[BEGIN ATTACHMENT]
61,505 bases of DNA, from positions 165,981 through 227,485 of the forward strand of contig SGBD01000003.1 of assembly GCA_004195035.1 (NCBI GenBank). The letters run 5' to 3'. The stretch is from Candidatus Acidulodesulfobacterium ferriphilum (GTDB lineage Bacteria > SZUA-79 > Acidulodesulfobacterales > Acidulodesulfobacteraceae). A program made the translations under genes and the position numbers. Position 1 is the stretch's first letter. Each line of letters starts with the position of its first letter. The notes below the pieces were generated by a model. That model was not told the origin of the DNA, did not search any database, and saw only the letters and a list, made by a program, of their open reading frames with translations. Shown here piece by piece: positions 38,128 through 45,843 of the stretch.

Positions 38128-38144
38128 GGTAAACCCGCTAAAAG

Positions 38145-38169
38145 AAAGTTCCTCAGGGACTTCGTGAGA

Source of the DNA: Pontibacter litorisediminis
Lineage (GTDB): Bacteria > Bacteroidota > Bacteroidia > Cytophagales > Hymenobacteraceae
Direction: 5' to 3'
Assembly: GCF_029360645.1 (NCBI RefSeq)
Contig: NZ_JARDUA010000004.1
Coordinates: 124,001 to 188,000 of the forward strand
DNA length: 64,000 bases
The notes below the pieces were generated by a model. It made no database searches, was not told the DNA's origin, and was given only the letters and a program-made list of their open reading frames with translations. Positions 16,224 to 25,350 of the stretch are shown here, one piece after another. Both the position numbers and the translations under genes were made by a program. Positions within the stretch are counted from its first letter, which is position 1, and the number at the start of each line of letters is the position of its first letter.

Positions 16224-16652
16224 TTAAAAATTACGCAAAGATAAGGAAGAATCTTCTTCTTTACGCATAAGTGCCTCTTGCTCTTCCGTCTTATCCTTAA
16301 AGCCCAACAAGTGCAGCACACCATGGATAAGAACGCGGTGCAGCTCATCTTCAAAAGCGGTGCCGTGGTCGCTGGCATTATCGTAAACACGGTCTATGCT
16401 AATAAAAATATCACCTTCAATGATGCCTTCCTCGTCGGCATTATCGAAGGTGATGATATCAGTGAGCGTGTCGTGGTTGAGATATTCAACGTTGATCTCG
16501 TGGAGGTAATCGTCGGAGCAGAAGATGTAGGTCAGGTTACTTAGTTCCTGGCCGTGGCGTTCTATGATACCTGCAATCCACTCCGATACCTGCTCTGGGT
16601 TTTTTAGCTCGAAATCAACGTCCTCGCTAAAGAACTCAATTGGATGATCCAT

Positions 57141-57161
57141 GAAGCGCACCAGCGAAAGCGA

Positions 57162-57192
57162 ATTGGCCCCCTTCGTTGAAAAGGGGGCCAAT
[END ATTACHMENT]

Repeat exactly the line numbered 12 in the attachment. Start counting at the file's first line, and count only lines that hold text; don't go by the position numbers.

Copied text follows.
DNA length: 64,000 bases